So if you’re out there doing your research about working from home, especially as an English teacher, you might notice the same trend I do: over-freaking-complicating what’s physically needed to do this job. If you watch online videos about teaching online you’ll see crazy class set ups and hundreds of props. you don’t need that! It’s mostly about YOU.
Some teachers are out here making videos showing their classroom or office set-up, showing off impressive collections of props and a wide range of technology. One teacher I saw a set-up video from even had her classroom in a very nicely finished shed, with electricity and internet wired from the house to this separate space. Now it was a really nice space – she had a little kitchenette and space for guests to use it as a guest house. I could totally see myself absolutely loving a space like that, and I was definitely a little jealous.
She had whole drawer sets full of this type of toy or prop, and that type of flash card. She even had a filing cabinet with the printed out lesson plan for every lesson she’d ever taught. It made it easy for her to know what she’d need and quickly prep when she got booked for those lessons again.
Honestly – kudos to her because she’s killin’ it.
But as I watched it occurred to me that if I had watched hers and videos like hers before applying to be an online teacher I would of thought I couldn’t do this – I don’t have that kind of space. As someone in search of employment I didn’t have the money to create anything like that or buy all those props. I would of figured this career was for someone else.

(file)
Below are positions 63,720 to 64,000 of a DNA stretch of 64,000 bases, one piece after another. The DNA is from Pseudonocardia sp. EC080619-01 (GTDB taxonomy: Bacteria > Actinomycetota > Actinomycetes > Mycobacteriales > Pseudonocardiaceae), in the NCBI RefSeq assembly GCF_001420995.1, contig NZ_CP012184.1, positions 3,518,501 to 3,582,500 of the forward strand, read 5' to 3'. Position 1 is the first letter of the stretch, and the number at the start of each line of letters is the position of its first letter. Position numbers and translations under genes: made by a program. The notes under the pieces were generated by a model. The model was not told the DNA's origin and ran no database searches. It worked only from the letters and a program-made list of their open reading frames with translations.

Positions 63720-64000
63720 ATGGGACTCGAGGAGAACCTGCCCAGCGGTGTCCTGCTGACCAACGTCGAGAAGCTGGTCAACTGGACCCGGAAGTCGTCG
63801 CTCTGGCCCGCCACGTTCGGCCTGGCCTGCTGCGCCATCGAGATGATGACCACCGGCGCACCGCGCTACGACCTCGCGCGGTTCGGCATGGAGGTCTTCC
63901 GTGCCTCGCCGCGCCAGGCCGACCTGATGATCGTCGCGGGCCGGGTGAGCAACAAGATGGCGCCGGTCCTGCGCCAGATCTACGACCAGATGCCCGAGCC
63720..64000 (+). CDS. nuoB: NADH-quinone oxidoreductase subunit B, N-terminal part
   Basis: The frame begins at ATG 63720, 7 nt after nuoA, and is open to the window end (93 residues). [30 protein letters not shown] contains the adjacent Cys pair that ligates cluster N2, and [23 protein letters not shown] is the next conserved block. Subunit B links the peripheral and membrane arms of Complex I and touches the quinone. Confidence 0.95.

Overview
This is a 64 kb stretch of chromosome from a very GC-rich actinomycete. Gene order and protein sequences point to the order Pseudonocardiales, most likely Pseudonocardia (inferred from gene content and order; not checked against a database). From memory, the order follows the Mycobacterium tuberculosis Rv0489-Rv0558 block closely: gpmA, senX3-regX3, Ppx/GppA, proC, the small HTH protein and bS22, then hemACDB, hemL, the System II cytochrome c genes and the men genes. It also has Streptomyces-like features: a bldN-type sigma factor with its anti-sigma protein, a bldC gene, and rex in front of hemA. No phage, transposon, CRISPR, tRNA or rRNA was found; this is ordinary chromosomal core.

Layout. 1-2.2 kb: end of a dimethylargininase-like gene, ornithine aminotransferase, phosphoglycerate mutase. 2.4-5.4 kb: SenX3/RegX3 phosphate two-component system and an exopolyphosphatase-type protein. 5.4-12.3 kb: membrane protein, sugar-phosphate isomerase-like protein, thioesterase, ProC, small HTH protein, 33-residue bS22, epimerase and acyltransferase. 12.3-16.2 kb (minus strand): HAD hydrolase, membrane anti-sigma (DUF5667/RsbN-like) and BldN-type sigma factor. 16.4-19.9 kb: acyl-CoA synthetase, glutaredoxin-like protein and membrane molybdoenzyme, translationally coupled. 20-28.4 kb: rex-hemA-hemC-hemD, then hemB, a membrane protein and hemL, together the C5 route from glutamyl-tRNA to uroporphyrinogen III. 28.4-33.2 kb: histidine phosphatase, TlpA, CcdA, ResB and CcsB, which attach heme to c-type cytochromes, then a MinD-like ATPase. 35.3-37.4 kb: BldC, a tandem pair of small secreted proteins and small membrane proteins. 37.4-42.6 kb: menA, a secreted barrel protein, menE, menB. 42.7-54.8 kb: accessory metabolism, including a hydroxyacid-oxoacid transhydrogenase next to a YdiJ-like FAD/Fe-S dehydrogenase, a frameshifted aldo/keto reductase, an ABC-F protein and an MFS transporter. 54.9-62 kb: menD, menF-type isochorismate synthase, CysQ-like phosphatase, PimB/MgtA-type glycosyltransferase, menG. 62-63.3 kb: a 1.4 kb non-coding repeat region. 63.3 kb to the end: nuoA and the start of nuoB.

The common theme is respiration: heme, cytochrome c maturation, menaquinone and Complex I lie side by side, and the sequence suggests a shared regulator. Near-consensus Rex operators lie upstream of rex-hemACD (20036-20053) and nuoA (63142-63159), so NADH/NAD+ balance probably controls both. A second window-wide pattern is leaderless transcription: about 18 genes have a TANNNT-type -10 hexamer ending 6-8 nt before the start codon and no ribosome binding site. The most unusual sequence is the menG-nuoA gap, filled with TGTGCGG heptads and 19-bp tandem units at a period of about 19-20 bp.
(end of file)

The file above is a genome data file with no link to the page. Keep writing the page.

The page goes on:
Now, there are others out there making videos that show just how do-able it is. I’ve also seen “here’s my space” videos from teachers who are literally making their classroom in a closet. Hang a backdrop, tweek the lighting and BOOM! International classroom in the basement closet.
So there’s definitely a spectrum.
That’s not a bad thing but it’s definitely something you’ve gotta remember when you watch these. You might be just considering your application or preparing for an interview when you go down the rabbit hole of videos about classroom and space set ups, prop organization and more. It can be super intimidating because it seems like you would never be able to compete with the kind of resources and collections that are literally at the fingertips of these teachers.
Fear not – they didn’t go to target and buy it all in one haul. They built those collections while they built their careers and you will too.
When I got hired I went to chapters and bought one lavender coloured bunny from the kids section. I like things that are soft, and cute so it was kind of a treat for me too. I never really got over my affection for plush toys. I call her Flora.
I keep her by my desk with a hedgehog that Ben gave me one year for our anniversary because he knows about my affection of plush toys.
There’s also a Panda toy that mom got me one year when Telus sold them to raise money for a wildlife organization.
I have more but I don’t use them as much. I don’t need a different toy for every class and any given class doesn’t need more than 2 or 3 toys, if that, because they aren’t really what class is about.